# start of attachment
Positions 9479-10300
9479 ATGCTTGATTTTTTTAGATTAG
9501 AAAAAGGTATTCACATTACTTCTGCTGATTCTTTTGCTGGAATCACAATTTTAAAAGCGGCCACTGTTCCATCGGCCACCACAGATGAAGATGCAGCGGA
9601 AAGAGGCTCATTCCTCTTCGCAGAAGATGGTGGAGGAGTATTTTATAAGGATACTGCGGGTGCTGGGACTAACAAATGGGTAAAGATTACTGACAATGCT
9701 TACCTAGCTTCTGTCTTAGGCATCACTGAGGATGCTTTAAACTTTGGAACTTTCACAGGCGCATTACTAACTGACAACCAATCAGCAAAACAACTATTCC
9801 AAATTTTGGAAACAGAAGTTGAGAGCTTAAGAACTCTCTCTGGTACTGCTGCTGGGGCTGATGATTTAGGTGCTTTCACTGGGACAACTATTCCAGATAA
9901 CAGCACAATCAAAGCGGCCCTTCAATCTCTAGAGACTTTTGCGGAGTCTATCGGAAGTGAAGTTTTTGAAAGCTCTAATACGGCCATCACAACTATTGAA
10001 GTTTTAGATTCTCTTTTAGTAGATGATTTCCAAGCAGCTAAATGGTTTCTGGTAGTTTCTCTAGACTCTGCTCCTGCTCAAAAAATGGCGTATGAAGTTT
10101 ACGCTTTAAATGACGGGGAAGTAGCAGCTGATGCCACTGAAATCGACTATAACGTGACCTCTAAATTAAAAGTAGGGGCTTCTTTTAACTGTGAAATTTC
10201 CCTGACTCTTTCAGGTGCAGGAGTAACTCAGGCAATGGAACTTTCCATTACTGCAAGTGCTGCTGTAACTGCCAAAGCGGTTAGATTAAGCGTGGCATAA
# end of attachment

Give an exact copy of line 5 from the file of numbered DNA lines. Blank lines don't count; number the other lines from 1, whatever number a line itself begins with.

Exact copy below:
9701 TACCTAGCTTCTGTCTTAGGCATCACTGAGGATGCTTTAAACTTTGGAACTTTCACAGGCGCATTACTAACTGACAACCAATCAGCAAAACAACTATTCC